Woman's Work in the Civil War: A Record of Heroism, Patriotism and Patience

By L. P. Brockett; Mary C. Vaughan | Go to book overview
Save to active project

MRS. JANE R. MUNSELL.

MARYLAND, though strongly claimed by the Rebels as their territory almost throughout the War, had yet, many loyal men and women in its country villages as well as in its larger cities. The legend of Barbara Freitchie's defiance of Stonewall Jackson and his hosts, has been immortalized in Whittier's charming verse, and the equally brave defiance of the Rebels by Mrs. Effie Titlow, of Middletown, Maryland, who wound the flag about her, and stood in the balcony of her own house, looking calmly at the invading troops, who were filled with wrath at her fearlessness deserves a like immortality. Mrs. Titlow proved after the subsequent battle of Gettysburg, that she possessed the disposition to labor for the wounded faithfully and indefatigably, as well as the gallantry to defy their enemies.

Mrs. Jane R. Munsell, of Sandy Spring, Maryland, was another of these Maryland heroines, but her patriotism manifested itself in her incessant toils for the sick and wounded after Antietam and Gettysburg. For their sake, she gave up all; her home and its enjoyments, her little property, yea, and her own life also, for it was her excessive labor for the wounded soldiers which exhausted her strength and terminated her life. A correspondent of one of the daily papers of New York city, who knew her well, says of her: "A truer, kinder, or more lovely or lov

-522-

Notes for this page

Add a new note
If you are trying to select text to create highlights or citations, remember that you must now click or tap on the first word, and then click or tap on the last word.
Loading One moment ...
Project items
Notes
Cite this page

Cited page

Style
Citations are available only to our active members.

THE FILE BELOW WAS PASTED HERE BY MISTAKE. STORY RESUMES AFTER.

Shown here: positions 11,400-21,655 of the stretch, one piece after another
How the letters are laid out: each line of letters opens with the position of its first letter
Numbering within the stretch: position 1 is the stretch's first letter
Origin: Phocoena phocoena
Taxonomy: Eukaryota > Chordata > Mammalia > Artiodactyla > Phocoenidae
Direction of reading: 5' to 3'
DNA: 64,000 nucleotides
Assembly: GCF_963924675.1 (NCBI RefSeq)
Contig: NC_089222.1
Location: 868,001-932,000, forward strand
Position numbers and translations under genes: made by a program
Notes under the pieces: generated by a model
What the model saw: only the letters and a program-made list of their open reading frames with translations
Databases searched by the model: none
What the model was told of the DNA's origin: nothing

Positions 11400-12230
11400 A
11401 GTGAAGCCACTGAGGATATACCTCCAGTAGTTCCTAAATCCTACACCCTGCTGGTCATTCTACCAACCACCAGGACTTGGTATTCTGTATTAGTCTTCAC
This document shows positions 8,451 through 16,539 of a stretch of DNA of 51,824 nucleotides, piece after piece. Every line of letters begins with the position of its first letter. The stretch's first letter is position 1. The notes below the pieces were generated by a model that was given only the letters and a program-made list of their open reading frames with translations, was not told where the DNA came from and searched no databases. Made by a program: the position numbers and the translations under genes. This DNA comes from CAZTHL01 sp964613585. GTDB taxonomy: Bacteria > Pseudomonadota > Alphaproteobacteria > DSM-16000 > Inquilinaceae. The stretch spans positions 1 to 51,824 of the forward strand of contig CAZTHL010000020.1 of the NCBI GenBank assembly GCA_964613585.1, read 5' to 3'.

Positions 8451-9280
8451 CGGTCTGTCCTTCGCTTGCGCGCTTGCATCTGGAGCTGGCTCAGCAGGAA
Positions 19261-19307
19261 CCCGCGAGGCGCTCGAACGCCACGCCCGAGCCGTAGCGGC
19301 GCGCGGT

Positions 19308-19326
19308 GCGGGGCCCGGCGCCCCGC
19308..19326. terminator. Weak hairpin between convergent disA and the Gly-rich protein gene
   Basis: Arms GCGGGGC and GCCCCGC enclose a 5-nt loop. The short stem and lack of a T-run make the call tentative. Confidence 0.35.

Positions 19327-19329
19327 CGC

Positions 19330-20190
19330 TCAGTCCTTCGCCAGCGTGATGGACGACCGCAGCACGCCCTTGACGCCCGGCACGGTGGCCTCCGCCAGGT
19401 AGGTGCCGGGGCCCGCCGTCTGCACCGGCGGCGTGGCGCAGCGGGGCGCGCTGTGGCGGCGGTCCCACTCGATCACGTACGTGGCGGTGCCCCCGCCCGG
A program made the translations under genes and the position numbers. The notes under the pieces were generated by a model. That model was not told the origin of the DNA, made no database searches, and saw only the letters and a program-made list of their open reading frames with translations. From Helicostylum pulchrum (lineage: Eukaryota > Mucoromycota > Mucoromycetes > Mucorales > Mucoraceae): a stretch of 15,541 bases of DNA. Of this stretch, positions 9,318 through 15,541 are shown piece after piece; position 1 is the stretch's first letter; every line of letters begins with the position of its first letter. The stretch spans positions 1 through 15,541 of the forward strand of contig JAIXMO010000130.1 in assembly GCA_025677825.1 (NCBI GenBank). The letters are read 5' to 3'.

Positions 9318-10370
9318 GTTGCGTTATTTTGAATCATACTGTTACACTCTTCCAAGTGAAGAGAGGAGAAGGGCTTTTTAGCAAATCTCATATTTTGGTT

Sign up now to cite pages or passages in MLA, APA and Chicago citation styles.

Cited page

Bookmark this page
Woman's Work in the Civil War: A Record of Heroism, Patriotism and Patience
Table of contents

Table of contents

Settings

Settings

Typeface
Text size Smaller Larger
Search within

Search within this book

Look up

Look up a word

  • Dictionary
  • Thesaurus
Please submit a word or phrase above.
Print this page

Print this page

Why can't I print more than one page at a time?

While we understand printed pages are helpful to our users, this limitation is necessary to help protect our publishers' copyrighted material and prevent its unlawful distribution. We are sorry for any inconvenience.
Full screen
/ 800

matching results for page

Cited passage

Style
Citations are available only to our active members.
Sign up now to cite pages or passages in MLA, APA and Chicago citation styles.

Cited passage

Welcome to the new Questia Reader

The Questia Reader has been updated to provide you with an even better online reading experience.  It is now 100% Responsive, which means you can read our books and articles on any sized device you wish.  All of your favorite tools like notes, highlights, and citations are still here, but the way you select text has been updated to be easier to use, especially on touchscreen devices.  Here's how:

1. Click or tap the first word you want to select.
2. Click or tap the last word you want to select.

OK, got it!

Thanks for trying Questia!

Please continue trying out our research tools, but please note, full functionality is available only to our active members.

Your work will be lost once you leave this Web page.

For full access in an ad-free environment, sign up now for a FREE, 1-day trial.

Already a member? Log in now.

Are you sure you want to delete this highlight?